Thoroughly southern, Simon Lewis was raised in the South of England and near Cape Town, South Africa. He returned to England to complete high school and an undergraduate degree at Worcester College in Oxford. A year as a graduate student at the University of South Carolina in Columbia revealed a passion for teaching and for the next nine years he taught high school English in England and Tanzania. Returning to graduate school in the United States, Lewis completed his PhD at the University of Florida. Inspired by his mother’s experience as a farmer’s wife in South Africa, his dissertation focused on white women writers on farms in Africa. Since 1996 he has taught in the English Department at the College of Charleston, specializing in African and postcolonial literature. He quickly became fascinated by Charleston’s African heritage and became enthusiastically involved with the Carolina Lowcountry and Atlantic World (CLAW) program. For the last two decades he has been associated with CLAW as either Associate Director or Director, overseeing numerous public lectures, symposia, and conferences on topics as diverse as foodways, material culture, public history, and Jewish intellectual migration. He has also served as director of the College of Charleston’s African Studies program and the African American Studies program. He served as Associate Dean in the School of Languages, Cultures, and World Affairs for five years, as well. As a scholar, he has published two monographs on African and British literature and is the editor of four volumes of essays stemming from CLAW program conferences. The author of some 20 peer-reviewed articles on African literature, notably on South African poetry, he is also a prolific reviewer both of academic texts for scholarly journals and of novels and trade books for the Charleston Post and Courier.

John W. White has served as the dean of libraries at the College of Charleston since 2014, following a two-year appointment as interim dean. In his role as dean, White leads the College Libraries in their mission to serve as the hub for student and faculty discovery and collaboration. With senior administration, White guides the Libraries’ vision and ensures its position as the heartbeat of campus and sanctuary for the nearly one million annual patrons. White has been with the Addlestone Library since 2001. He has served as an archivist, department head and associate dean. He has been the principal investigator on more than a dozen state, federal, and private foundation grants. White is the author of a number of works on Southern history and politics, including “Race, Grass Roots Activism and the Evolution of the Republican Party in South Carolina,1952–1974,” in Glenn Feldman’s Painting Dixie Red: When, Where, Why, and How the South Became Republican (University of Florida Press, 2011) and “The White Citizens’ Councils of Orangeburg County, South Carolina” in Winfred B. Moore and O. Vernon Burton’s Toward The Meeting of the Waters: Journeys in the History of the Civil Rights Movement in South Carolina, 1901–2003 (University of South Carolina Press, 2008). He is the co-editor of Data Driven: Digital Humanities in the Library, which was published by the Purdue University Press. He is also co-editor of Challenging History: Race, Equity, and the Practice of Public History (forthcoming, University of South Carolina Press).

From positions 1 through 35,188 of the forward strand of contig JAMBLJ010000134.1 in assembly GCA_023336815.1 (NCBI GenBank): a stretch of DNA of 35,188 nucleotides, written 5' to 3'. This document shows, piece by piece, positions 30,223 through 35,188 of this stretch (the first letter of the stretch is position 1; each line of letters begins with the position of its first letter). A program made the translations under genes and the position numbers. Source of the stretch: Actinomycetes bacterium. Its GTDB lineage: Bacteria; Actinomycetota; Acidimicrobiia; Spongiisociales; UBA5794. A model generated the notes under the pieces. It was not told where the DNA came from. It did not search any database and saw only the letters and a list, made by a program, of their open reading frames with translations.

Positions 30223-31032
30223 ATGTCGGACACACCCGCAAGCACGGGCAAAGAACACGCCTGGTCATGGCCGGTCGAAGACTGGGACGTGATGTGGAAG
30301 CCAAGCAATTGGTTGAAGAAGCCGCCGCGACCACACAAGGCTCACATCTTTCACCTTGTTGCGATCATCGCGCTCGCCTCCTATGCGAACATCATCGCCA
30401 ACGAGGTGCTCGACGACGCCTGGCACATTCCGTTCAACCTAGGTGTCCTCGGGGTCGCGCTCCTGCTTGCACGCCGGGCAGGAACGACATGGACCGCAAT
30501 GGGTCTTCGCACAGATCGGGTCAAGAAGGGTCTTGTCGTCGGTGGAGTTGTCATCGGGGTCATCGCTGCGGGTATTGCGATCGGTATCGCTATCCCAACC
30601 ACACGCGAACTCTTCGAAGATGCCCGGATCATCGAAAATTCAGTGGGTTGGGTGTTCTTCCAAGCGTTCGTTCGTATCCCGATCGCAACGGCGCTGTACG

The 2021 Governor’s Awards in the Humanities ceremony was recorded and live-streamed on YouTube on Thursday, October 21, 2021. To watch the ceremony, visit the SC Humanities YouTube channel.

The mission of SC Humanities is to enrich the cultural and intellectual lives of all South Carolinians. Established in 1973, this 501(c) 3 organization is governed by a volunteer Board of Directors comprised of community leaders from throughout the state. It presents and/or supports literary initiatives, lectures, exhibits, festivals, publications, oral history projects, videos and other humanities-based experiences that directly or indirectly reach more than 250,000 citizens annually.